February is ear, nose and throat health month, and any parent whose child has had an ear infection knows how important this is. Ear infections are common in babies and children, but they can be prevented by focusing on cold and flu prevention and family hygiene, a CHOC Children’s physician says.
Frequent hand-washing by all family members helps cut down on the spreading of germs, and it’s also important to discourage children from rubbing their hands on their faces or in their eyes, says Dr. Nguyen Pham, an ear, nose and throat specialist.
“Try to do whatever you can to keep your child from getting a cold or the flu because they lead to ear infections,” says Dr. Pham. “It’s rare a child will get an ear infection without having a cold.”
If a family member has a bad cold or cough, limit contact between the sick person and others at home. Keep children away from people who are sick to the extent possible. If a child has a bad cold, keep him or her home from school or daycare so the other children won’t be exposed.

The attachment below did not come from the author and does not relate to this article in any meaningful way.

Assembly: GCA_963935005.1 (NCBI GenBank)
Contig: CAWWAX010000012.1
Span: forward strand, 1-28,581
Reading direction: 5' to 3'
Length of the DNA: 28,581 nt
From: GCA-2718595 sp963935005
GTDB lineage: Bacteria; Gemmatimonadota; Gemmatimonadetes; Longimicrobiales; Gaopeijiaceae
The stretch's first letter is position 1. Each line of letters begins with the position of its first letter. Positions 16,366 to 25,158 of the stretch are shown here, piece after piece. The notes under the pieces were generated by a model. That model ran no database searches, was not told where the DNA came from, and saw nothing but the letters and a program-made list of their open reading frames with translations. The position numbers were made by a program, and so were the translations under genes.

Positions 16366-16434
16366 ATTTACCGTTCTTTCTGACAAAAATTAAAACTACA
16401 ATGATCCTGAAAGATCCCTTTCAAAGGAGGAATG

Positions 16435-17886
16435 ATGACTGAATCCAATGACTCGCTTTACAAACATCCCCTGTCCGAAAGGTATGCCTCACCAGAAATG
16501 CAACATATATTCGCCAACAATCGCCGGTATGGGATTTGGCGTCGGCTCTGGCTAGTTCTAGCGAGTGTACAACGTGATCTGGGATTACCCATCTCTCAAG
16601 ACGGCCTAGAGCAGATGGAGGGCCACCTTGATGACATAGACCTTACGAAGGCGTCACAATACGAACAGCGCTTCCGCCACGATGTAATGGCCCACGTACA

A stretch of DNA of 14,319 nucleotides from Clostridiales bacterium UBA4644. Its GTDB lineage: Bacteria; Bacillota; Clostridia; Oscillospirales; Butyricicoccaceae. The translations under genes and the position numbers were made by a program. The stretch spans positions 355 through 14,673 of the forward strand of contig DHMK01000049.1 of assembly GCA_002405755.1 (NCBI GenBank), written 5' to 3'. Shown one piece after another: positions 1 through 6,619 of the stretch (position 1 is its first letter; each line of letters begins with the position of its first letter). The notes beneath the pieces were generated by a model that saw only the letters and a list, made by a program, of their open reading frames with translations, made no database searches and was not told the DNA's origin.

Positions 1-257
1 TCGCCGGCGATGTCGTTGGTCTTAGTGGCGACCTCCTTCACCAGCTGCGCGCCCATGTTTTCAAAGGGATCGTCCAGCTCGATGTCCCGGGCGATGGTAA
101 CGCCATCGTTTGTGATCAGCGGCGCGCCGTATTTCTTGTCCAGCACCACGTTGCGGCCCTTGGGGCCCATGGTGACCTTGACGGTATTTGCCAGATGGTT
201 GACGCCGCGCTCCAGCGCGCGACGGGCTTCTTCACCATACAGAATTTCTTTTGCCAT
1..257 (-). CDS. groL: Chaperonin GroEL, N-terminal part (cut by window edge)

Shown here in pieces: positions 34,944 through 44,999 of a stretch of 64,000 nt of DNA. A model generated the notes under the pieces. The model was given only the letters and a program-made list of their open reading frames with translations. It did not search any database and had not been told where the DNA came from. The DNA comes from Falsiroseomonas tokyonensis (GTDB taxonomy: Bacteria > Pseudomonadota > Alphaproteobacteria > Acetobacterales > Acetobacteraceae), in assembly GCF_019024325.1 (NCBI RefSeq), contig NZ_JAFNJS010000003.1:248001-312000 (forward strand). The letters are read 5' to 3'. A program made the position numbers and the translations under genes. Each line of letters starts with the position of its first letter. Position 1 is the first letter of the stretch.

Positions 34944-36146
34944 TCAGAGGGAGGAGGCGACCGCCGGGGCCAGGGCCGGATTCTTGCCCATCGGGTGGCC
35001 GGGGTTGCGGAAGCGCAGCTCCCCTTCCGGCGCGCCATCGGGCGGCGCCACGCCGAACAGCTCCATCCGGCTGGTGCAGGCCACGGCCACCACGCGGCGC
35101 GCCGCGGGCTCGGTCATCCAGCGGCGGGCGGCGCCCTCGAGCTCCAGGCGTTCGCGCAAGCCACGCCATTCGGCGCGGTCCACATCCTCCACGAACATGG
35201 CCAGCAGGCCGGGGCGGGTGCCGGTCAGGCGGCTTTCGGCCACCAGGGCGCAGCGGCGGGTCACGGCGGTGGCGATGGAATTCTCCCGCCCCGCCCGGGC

Also, parents should ensure their child gets the influenza, or flu, vaccine every year, Dr. Pham advises.
“You can also get the pneumococcal conjugate vaccine,” he says. “This vaccine can lead to a reduction in frequent ear infections in some children. Parents can ask their pediatrician about this option.”
According to the Centers for Disease Control and Prevention, studies have shown that vaccinated children get far fewer ear infections than children who aren’t vaccinated.
Other things parents can do to prevent ear infections include avoiding exposing babies and young children to cigarette smoke (studies have shown that babies who are around smokers have more ear infections), and never putting a baby down for a nap or for the night with a bottle.
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